Iodine-131 (I131) is a beta-emitting isotope with a half-life of eight days, and comparatively energetic (190 KeV average and 606 KeV maximum energy) beta radiation, which penetrates 0.6 to 2.0 mm from the site of uptake. This beta radiation can be used in high dose for destruction of thyroid nodules and for elimination of remaining thyroid tissue after surgery for the treatment of Grave's disease. Especially in Grave's disease, often a thyroidectomy is performed before the radiotherapy, in order to avoid side effects of epilation and radiation toxicity. The purpose of this therapy, which was first explored by Dr. Saul Hertz in 1941,[1] is to destroy the remaining thyoid tissue that was impossible to be removed by surgery. In this procedure, I131 is administered either intravenously or orally following a diagnostic scan. This procedure may also be used to treat patients with thyroid cancer or hyperfunctioning thyroid tissue.

After the intake, the beta particles emitted by the high dose of radioisotope destroys the associated thyroid tissue with little damage to surrounding tissues (more than 2.0 mm from the tissues absorbing the iodine). Due to similar destruction, iodine-131 is the iodine radioisotope used in other water-soluble iodine-labeled radiopharmaceuticals (such as MIBG) which are intended to be used therapeutically to destroy tissues.

The high energy beta radiation from I-131 causes it to be the most carcinogenic of the iodine isotopes, and it is thought to cause the majority of the excess in thyroid cancers seen after nuclear fission contamination (such as bomb fallout or severe nuclear reactor accidents like the Chernobyl disaster).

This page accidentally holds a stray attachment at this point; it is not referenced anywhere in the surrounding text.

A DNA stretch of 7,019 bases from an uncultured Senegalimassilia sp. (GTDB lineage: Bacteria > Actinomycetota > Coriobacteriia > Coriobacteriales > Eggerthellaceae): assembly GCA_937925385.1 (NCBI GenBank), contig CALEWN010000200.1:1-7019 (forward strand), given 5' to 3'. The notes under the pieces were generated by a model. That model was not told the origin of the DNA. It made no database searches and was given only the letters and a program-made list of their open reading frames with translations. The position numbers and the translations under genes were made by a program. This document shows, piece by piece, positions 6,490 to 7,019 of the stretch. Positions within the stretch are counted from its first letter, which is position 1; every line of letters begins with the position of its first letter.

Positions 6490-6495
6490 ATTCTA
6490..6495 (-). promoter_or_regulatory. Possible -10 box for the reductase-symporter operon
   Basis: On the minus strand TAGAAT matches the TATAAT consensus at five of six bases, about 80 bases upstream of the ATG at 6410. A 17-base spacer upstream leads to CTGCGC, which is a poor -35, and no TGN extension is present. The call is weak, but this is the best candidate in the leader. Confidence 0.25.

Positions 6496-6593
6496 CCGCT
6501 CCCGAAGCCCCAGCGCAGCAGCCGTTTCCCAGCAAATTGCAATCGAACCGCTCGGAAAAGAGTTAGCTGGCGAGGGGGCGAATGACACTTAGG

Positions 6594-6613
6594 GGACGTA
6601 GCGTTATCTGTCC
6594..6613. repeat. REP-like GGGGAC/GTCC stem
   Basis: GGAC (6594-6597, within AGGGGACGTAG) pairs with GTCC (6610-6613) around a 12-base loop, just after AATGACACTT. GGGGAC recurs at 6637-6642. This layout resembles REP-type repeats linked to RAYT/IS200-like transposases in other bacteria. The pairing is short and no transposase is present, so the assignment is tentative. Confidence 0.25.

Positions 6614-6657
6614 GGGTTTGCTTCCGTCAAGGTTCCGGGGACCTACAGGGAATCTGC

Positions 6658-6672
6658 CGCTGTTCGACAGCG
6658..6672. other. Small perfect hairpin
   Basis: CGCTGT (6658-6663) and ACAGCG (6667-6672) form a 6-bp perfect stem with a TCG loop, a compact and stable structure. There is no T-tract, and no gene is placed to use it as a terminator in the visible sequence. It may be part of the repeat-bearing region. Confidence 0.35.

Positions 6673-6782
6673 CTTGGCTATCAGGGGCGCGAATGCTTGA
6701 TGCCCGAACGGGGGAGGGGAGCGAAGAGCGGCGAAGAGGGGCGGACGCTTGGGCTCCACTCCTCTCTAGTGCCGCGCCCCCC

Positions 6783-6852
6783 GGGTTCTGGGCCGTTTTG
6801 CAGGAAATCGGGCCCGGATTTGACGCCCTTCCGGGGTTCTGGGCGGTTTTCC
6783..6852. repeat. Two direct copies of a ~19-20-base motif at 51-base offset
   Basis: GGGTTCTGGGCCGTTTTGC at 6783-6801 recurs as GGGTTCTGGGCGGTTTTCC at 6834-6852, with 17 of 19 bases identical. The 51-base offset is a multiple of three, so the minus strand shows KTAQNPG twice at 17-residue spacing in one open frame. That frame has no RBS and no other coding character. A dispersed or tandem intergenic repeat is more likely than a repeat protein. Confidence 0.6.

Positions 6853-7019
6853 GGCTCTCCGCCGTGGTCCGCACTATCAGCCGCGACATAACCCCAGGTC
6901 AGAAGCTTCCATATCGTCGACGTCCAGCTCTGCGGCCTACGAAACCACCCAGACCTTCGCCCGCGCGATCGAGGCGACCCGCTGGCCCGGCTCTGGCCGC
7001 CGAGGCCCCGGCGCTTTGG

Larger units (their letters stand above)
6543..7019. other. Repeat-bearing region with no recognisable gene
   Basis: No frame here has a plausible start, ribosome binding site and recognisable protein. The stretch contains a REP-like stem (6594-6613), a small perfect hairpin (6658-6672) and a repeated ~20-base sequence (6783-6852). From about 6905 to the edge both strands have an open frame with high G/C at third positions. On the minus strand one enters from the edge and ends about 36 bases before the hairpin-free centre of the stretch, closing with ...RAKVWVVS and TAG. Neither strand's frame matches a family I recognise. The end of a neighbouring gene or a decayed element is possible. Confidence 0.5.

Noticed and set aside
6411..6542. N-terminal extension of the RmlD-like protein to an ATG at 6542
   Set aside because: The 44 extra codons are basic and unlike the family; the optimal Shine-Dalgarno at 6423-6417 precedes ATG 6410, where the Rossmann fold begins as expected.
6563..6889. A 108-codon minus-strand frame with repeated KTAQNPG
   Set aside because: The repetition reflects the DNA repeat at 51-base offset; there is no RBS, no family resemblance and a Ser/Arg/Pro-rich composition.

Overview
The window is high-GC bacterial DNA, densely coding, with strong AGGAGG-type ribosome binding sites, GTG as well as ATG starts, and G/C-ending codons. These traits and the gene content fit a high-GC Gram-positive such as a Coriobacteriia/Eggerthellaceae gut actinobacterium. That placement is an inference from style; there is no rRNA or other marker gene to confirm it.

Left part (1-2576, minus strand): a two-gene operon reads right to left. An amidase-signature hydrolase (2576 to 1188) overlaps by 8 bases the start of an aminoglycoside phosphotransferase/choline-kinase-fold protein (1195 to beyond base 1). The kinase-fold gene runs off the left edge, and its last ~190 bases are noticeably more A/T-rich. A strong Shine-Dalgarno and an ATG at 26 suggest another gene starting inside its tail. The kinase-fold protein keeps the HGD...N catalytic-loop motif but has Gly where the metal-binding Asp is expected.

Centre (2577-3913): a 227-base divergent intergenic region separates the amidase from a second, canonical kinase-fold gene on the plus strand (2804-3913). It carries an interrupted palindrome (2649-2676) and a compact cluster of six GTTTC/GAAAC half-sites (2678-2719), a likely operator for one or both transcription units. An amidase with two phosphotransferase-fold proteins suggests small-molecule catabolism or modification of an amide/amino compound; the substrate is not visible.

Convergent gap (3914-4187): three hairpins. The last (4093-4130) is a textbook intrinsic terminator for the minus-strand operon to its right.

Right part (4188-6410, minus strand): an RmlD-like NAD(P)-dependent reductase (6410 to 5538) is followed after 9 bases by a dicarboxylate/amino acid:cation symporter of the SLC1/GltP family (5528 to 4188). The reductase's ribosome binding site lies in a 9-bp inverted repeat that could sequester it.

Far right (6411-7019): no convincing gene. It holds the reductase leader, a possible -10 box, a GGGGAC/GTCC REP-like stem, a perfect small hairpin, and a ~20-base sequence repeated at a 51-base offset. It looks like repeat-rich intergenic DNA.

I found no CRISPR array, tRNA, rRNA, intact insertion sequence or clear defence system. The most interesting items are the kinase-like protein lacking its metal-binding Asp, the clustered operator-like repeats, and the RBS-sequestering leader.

So, in what may be my last act of "advising", I'll advise you to cut the jargon. -- My old PhD advisor, to me, 26/2/11
by Migeru (migeru at eurotrib dot com) on Mon Mar 14th, 2011 at 09:43:22 AM EST
[ Parent ]
An ecology is a Chaotic system.  As such a minor change in birth propagation can iterate to substantial effects.  

She believed in nothing; only her skepticism kept her from being an atheist. -- Jean-Paul Sartre
by ATinNM on Mon Mar 14th, 2011 at 01:42:22 PM EST
[ Parent ]
Such as

So, in what may be my last act of "advising", I'll advise you to cut the jargon. -- My old PhD advisor, to me, 26/2/11

by Migeru (migeru at eurotrib dot com) on Mon Mar 14th, 2011 at 05:21:15 PM EST
[ Parent ]
This from Stop the Radiation! (also don't know how trustworthy)
To contain, indefinitely, a complete core meltdown. For that purpose, a large and thick concrete basin is cast under the pressure vessel (the second containment), which is filled with graphite, all inside the third containment. This is the so-called "core catcher". If the core melts and the pressure vessel bursts (and eventually melts), it will catch the molten fuel and everything else. It is built in such a way that the nuclear fuel will be spread out, so it can cool down.

That would be news to me -- and this graphite wouldn't be exposed to air, like the moderator in Chernobyl #4 was. The Fuel Pool (which is the core catcher on these BWR) is stated to be reinforced concrete with a cooling system, not graphite. I'm looking for the full design documents on a GE BWR-3 with a Mark I containment.

This is a good drawing (with a couple of annotations) on the basic layout. Note the torus below. This is where vented steam goes to condense, and if there was a full core meltdown, this is where it would flow.

Remember -- there are a lot of reactor designs out there. The most common BWRs are GE BWR 1 through 6, and the ABWR. In design is the ESBWR. This is a BWR-3 with a Mark 1 containment, if it's not talking about an BWR-3 with an Mark 1 containment, it's not actually telling you anything about Fukushima 1 Reactor 1.

(my emphasis)

So, in what may be my last act of "advising", I'll advise you to cut the jargon. -- My old PhD advisor, to me, 26/2/11
by Migeru (migeru at eurotrib dot com) on Mon Mar 14th, 2011 at 03:50:27 AM EST
[ Parent ]